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DPR – Include an Industrial Strategy

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OP-ED

by David Perry and Tom Ring

Frontline Defence
Vol 13, No 3 (2016)

The Liberal Government has finally announced plans for public consultations on the Defence Policy Review, as promised during last year’s election campaign.

It was encouraging to note the accompanying consultation paper’s statement that “a strong and vibrant Canadian Defence Industrial Base” is an important part of Canada’s security. Also encouraging was the reference to some elements of the Defence Procurement Strategy a key policy initiative launched in early 2014 by the previous administration designed to improve the procurement process, while also generating better domestic economic benefits.

Establishing a strong partnership between the Government and the Canadian Defence Industry should be an ongoing priority for the new Liberal Government given the opportunity for a review of defence policy to complement the government’s job creation and innovation agenda.

Why is such a partnership important? Job creation is a major consideration. According to the most recent Statistics Canada data the total jobs impact of the defence sector is 63,000. But beyond jobs, there are also opportunities to stimulate innovation and to develop capabilities in sectors of strategic importance to Canada’s defence and security interests. All of these will also contribute to the Government’s economic agenda.

The need for partnership is particularly vital to bolster exports. Companies that work in support of Defence objectives are unique as Government’s are frequently their only customer. Companies looking to sell abroad are usually asked if they sell to their own military. If the answer is no, they face a tough sell… literally.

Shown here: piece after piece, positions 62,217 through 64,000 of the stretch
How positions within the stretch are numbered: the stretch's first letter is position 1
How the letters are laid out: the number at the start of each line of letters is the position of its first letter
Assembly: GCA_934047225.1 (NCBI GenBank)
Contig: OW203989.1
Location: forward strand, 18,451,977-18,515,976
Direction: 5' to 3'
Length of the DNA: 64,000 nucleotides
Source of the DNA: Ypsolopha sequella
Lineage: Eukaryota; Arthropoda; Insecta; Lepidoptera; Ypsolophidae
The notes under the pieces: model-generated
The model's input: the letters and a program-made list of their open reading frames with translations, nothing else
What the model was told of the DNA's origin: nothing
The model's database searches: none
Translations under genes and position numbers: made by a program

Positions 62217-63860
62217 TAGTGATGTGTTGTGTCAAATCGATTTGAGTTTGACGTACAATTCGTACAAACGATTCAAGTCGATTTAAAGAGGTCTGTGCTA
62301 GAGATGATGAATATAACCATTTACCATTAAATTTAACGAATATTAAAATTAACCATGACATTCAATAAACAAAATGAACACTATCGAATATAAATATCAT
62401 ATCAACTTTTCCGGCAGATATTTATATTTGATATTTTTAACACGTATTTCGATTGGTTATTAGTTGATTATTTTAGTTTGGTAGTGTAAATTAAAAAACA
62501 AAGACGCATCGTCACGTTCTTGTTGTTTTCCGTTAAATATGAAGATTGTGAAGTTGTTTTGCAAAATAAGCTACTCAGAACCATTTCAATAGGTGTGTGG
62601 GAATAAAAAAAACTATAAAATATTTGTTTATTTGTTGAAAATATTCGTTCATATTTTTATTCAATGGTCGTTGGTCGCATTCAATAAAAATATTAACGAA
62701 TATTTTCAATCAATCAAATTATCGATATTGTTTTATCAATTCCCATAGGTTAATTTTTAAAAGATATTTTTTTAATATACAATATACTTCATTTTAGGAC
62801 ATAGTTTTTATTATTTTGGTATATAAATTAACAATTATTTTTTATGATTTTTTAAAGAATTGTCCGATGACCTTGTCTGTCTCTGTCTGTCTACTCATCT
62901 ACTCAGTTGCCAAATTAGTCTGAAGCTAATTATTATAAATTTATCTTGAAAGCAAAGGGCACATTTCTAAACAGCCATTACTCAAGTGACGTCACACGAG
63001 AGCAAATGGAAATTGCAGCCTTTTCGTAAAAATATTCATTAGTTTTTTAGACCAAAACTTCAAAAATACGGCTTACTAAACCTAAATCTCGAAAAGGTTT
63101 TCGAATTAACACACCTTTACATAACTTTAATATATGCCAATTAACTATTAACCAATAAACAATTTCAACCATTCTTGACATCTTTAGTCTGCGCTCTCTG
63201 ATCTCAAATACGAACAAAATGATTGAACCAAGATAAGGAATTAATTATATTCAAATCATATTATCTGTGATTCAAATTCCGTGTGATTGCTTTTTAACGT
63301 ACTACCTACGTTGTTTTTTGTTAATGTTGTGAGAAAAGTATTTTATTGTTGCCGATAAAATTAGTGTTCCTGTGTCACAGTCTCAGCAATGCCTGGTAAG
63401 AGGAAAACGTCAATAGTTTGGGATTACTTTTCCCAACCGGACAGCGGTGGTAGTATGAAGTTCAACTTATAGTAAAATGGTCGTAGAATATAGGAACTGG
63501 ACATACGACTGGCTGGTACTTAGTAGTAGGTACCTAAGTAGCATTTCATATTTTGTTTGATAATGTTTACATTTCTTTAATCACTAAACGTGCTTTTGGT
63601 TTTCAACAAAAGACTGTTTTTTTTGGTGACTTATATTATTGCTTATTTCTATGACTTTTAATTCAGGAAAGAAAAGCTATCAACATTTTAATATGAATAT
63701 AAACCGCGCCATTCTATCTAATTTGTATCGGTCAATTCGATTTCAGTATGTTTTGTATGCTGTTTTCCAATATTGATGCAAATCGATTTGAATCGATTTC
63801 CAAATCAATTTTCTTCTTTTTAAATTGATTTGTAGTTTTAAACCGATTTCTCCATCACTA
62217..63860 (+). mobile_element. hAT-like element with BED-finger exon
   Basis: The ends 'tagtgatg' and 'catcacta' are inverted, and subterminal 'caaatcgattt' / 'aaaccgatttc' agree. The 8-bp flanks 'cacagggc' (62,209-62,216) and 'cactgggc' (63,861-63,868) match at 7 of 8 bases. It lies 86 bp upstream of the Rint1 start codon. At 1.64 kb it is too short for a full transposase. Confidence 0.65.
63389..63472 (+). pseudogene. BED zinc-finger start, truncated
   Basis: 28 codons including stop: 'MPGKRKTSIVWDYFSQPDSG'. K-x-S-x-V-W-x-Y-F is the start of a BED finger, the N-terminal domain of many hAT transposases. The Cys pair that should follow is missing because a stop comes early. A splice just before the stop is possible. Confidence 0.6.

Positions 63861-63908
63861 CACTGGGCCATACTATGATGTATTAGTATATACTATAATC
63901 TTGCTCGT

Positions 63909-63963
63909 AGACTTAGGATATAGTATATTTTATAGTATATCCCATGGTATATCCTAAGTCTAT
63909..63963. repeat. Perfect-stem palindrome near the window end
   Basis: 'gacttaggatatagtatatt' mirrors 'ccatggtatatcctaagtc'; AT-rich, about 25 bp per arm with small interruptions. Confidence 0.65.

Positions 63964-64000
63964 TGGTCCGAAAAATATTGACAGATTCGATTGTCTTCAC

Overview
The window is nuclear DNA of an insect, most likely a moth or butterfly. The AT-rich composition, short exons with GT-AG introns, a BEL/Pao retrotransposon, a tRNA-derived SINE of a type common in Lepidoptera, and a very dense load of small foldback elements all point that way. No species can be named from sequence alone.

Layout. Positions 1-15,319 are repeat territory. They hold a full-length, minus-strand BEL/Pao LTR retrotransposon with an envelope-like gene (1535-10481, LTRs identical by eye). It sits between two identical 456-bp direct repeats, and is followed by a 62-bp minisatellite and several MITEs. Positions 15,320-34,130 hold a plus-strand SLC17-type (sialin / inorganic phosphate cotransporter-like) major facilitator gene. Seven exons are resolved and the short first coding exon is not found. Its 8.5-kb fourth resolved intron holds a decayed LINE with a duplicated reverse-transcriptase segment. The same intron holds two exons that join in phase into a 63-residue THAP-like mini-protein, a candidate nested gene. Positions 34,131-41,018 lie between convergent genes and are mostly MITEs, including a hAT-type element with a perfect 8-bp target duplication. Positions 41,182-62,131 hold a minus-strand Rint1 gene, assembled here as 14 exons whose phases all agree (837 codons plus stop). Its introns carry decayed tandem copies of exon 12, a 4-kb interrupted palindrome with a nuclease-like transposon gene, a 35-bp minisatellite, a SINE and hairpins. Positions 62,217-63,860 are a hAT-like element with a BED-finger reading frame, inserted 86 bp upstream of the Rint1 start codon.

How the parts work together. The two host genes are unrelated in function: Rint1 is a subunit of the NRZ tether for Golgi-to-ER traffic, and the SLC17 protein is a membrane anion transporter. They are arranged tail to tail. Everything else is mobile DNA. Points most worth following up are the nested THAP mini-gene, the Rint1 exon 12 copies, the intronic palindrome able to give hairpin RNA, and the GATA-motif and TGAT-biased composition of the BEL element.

Other countries get this. The recently released Australian Defence White Paper reinforced the already strong Aussie acknowledgement that only through a close partnership would that country’s strategic interests be achieved. The development of newly required technologies and innovative practices needed to address new and emerging threats makes the partnership between the Government and companies in the Defence sector critical to addressing a country’s future security

It took almost 5 years of reviews, independent assessment, international comparisons, industry engagement, policy development work and quite a bit of internal to Government horse trading to finally reach consensus on the Defence Procurement Strategy. One of its goals is to leverage the exceptional circumstances that are being created by the planned investments in Defence spending (more than $200 Billion over the next 20 years) and thus capitalize on this unique opportunity for Canadian companies in the defence sector.

To that end, the government needs to go further than its tepid statement in the consultation paper that the Canadian Defence Industrial Base is ‘important.’ Canadian companies provide a critical link between Defence spending and helping the Government achieve its economic goals.

The Government should use the Defence Policy Review to fully examine all elements of the Defence Procurement Strategy, to see what is working and what needs work. Two years in there are real questions about whether it is being fully implemented. Little evidence of progress on the commitment to improve our ability to analyze the defence industry and its impact on economic growth exists. No progress has been demonstrated on streamlining the procurement process. And Government officials have privately expressed concern about the effectiveness of DPS decision making. If the government supports the Defence Procurement Strategy these deficiencies need to be addressed.

Beyond that, the new government has not clearly indicated support for the strategy. Having spent five years working in collaboration with industry to develop and implement a major change to how Defence procurement is managed, the industry needs clarity on the Government’s plans for the future of its relationship with Government and how the procurement process will work.

Canada has a defence sector that will be an important part of its economic recovery and will provide careers and sustain families for decades. Don’t think so? Ask the thousands of welders and other skilled trades and professional workers, or their families, in Halifax, Vancouver, and southern Ontario and elsewhere across Canada. A more strategic alignment between defence policy and the Canadian defence industrial base could lead to even greater economic returns for Canada.


Tom Ring is a Senior Fellow at the University of Ottawa’s Graduate School of Public and International Affairs
Dave Perry is the Senior Analyst of the Canadian Global Affairs Institute.

Image: CADSI

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